(consider the situation when private key of a particular host was
   stolen and firewall enforcing certificate verification does not check
   the revocation status of host's certificate).


2.  Structure of HHIT

   The following are the goals of HHIT: (i) allow any on the path
   security gateway to distinguish to which authority the identifier
   belongs, and later ask corresponding authority whether given HHIT is
   valid; (ii) prevent misuse of HHIT by attackers (specifically, the
   design allows to prevent replaying and constructing "fake" HHITs that
   will enable attackers to bypass the security gateways).

   The structure of hierarchical HHIT:






















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    0                   1                   2                   3
    0 1 2 3 4 5 6 7 8 9 0 1 2 3 4 5 6 7 8 9 0 1 2 3 4 5 6 7 8 9 0 1
   +-+-+-+-+-+-+-+-+-+-+-+-+-+-+-+-+-+-+-+-+-+-+-+-+-+-+-+-+-+-+-+-+
   |                            OID                                |
   +                               +-+-+-+-+-+-+-+-+-+-+-+-+-+-+-+-+
   |                               |              HHIT             |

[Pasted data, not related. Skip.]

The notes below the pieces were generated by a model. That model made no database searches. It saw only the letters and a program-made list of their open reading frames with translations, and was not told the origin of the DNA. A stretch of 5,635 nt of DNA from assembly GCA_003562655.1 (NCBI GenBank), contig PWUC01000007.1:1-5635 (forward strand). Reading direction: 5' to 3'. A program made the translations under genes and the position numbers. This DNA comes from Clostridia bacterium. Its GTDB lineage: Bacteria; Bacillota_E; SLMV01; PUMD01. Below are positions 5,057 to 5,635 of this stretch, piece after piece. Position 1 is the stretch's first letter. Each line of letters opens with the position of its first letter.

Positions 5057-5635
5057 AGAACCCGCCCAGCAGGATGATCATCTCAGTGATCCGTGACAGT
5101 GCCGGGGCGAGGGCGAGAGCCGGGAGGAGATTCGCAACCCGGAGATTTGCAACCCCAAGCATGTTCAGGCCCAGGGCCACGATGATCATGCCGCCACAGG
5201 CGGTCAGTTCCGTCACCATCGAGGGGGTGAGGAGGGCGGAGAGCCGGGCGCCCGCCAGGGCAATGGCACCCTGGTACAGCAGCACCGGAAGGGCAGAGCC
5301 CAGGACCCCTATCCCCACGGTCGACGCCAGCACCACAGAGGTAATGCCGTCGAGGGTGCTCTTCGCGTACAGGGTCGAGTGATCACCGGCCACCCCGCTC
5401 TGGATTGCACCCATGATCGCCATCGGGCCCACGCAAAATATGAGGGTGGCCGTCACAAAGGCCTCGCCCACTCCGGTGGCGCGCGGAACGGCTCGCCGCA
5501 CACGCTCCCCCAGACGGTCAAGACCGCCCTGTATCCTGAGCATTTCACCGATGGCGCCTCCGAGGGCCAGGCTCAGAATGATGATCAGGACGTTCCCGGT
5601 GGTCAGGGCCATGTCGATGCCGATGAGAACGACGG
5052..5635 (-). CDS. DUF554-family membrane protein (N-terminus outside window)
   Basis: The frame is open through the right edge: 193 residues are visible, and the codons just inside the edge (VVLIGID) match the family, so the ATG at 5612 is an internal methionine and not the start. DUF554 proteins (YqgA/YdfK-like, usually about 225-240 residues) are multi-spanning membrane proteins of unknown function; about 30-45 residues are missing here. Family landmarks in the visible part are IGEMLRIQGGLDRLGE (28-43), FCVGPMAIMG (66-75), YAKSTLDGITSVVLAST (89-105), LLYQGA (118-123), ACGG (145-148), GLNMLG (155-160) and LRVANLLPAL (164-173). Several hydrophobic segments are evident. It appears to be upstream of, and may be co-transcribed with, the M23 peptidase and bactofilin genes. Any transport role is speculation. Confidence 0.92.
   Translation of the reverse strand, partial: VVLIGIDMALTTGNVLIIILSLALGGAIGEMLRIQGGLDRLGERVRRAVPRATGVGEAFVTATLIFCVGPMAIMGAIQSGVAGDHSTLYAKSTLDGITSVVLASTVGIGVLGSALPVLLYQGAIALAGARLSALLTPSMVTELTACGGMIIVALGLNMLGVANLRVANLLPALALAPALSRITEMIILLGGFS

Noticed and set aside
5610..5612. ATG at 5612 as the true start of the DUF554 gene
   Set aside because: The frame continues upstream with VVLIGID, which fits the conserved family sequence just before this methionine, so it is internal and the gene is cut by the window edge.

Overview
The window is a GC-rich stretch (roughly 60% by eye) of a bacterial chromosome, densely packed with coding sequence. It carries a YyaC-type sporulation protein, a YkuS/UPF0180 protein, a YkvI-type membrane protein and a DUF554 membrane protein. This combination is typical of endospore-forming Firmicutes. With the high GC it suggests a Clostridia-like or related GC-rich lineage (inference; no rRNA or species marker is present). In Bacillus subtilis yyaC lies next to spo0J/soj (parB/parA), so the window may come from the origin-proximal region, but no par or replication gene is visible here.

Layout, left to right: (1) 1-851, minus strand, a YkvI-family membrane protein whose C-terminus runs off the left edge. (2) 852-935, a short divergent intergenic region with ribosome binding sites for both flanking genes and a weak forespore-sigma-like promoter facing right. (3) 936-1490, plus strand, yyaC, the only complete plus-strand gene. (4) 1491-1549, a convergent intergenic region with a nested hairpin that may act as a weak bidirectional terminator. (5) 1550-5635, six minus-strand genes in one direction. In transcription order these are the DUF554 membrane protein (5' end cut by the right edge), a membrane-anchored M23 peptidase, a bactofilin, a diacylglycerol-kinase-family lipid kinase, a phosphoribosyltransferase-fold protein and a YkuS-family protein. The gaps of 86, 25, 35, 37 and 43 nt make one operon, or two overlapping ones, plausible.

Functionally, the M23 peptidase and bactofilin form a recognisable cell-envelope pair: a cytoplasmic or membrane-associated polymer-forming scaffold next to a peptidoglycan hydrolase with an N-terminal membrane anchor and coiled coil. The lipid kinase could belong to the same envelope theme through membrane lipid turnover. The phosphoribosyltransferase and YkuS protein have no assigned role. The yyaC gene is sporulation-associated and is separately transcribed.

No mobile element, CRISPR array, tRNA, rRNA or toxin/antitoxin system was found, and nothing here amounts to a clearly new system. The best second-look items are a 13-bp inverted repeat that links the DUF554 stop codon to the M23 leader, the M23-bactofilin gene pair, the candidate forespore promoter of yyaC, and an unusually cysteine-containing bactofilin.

+-+-+-+-+-+-+-+-+-+-+-+-+-+-+-+-+                               +
   |                                                               |
   +                                                               +
   |                                                               |
   +-+-+-+-+-+-+-+-+-+-+-+-+-+-+-+-+-+-+-+-+-+-+-+-+-+-+-+-+-+-+-+-+
   |                         ENC_TIMESTAMP                         |
   +                                                               +
   |                                                               |
   +                                                               +
   |                                                               |
   +                                                               +
   |                                                               |
   +-+-+-+-+-+-+-+-+-+-+-+-+-+-+-+-+-+-+-+-+-+-+-+-+-+-+-+-+-+-+-+-+

                                 Figure 1

   o  OID is organization identifier that depending of the application